New data indicates that Americans are hitting the plastic with increasing frequency when it comes to their holiday spending. This can be a trap for the unwary or undisciplined: Those credit card marketers know exactly what they’re doing and make it easy for a one-time indulgence to turn into a steady habit of overspending. But for financial savvy consumers, a new credit card around the holidays can be a smart move. Card issuers are dangling a lot of huge offers — two cards offer 40% cash back on the first $500 in purchases — in front of people with high credit scores.
TIME Moneyland tapped four credit card experts to ask them about their current picks. Curtis Arnold, founder of CardRatings.com; John Ulzheimer, president of consumer education for SmartCredit.com; Beverly Harzog, credit card expert at Credit.com, and Odysseas Papadimitriou, founder and CEO of CardHub.com, all offered input on the top offers that consumers can use to stretch their holiday spending dollars.
All of the experts pointed to the Citi Dividend World MasterCard, which is offering new cardmembers a $200 cash back bonus if they spend $500 in the first three months after being approved. The card is also offering extra cash back deals that might be helpful for holiday shoppers: 5% cash back for purchases at department stores, clothing boutiques, electronics stores and toy stores. (There’s a $300 limit on reward earnings annually.) There’s no annual fee, but the APR can climb to around 23%.
The Chase Freedom Visa, also mentioned by all of the experts, has a very similar offer. It gives new cardholders a $200 cash back bonus after they spend $500 within the first three months. It has accelerated rewards of 5% cash back on up to $1,500 in purchases at restaurants and department stores, as well as on charitable donations, through the end of the year. Also like the Citi card, it doesn’t have an annual fee but carries a top APR of around 23%.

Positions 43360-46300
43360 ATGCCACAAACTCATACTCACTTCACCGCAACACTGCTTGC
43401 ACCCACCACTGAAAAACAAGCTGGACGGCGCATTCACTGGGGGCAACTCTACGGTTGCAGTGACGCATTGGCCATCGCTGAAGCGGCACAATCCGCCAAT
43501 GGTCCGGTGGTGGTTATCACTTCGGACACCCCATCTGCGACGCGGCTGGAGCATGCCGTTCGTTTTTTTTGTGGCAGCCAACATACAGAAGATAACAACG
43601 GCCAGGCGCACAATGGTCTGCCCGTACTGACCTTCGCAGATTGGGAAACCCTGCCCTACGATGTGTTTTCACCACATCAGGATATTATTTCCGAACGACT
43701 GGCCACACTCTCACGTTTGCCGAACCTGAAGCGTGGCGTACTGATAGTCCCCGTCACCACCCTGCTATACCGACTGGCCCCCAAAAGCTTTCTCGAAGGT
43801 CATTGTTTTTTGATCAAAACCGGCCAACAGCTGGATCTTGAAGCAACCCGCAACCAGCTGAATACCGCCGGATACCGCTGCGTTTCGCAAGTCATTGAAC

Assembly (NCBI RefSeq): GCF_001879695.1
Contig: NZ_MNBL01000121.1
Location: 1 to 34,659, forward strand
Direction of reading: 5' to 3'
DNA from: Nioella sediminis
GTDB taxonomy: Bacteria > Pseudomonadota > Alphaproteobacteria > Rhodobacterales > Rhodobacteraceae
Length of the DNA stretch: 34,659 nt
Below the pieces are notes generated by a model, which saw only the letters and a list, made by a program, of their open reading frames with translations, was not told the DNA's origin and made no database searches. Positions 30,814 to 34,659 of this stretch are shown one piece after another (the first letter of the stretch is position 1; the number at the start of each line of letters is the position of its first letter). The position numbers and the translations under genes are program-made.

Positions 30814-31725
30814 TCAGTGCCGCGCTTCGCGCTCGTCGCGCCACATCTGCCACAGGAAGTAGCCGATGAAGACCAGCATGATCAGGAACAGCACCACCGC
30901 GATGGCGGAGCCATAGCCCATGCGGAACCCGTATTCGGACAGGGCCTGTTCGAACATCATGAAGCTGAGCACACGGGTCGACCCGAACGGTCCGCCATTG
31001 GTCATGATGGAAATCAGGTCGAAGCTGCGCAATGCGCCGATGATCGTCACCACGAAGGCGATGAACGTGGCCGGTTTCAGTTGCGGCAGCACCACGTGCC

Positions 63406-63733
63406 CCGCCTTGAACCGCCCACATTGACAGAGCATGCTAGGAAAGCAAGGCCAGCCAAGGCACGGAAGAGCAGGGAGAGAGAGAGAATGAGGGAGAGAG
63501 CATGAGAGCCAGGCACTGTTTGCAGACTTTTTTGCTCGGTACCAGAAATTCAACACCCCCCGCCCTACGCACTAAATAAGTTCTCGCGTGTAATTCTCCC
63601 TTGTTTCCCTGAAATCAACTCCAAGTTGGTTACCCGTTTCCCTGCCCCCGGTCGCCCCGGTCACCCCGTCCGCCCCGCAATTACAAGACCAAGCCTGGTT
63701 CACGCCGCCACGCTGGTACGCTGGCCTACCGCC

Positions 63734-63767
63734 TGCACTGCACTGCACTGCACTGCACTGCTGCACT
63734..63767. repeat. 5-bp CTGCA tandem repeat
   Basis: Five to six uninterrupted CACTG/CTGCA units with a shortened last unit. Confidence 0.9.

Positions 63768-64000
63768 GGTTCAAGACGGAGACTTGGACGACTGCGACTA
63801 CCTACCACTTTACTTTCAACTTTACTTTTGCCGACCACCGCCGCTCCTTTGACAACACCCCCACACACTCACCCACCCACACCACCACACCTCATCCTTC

Both Ulzheimer and Papadimitriou also point toward the Chase Sapphire Preferred card. This one is a better pick for heavy spenders because users have to charge $3,000 within the first three months in order to earn the bonus. The Sapphire Preferred is billed as a points card rather than a cash back card, so the sign-up bonus needs a little conversion: The initial 50,000 points cardholders get add up to a $500 statement credit or $625 in travel-related rewards such as airfare or hotel stays. Cardholders also get double points on travel and dining charges.
Arnold from CardRatings.com suggests the Blue Cash Preferred American Express. While the cashback bonus — $150 after spending $1,000 within the first three months — is smaller than some of the others on the list, the tradeoff is that this card offers 6% off grocery stores and 3% off department stores. These cash back categories are permanent, so cardholders don’t have to keep track of rotating categories or signing up for quarterly promotions. It also offers a six- or 12-month 0% introductory APR (depending on the applicant’s credit score). One bummer: the $75 annual fee.
“Something to keep in mind — these cards require that you have great credit scores,” cautions SmartCredit’s Ulzheimer. “These aggressive terms and rewards aren’t available for people with bad credit, but that’s not a surprise.”
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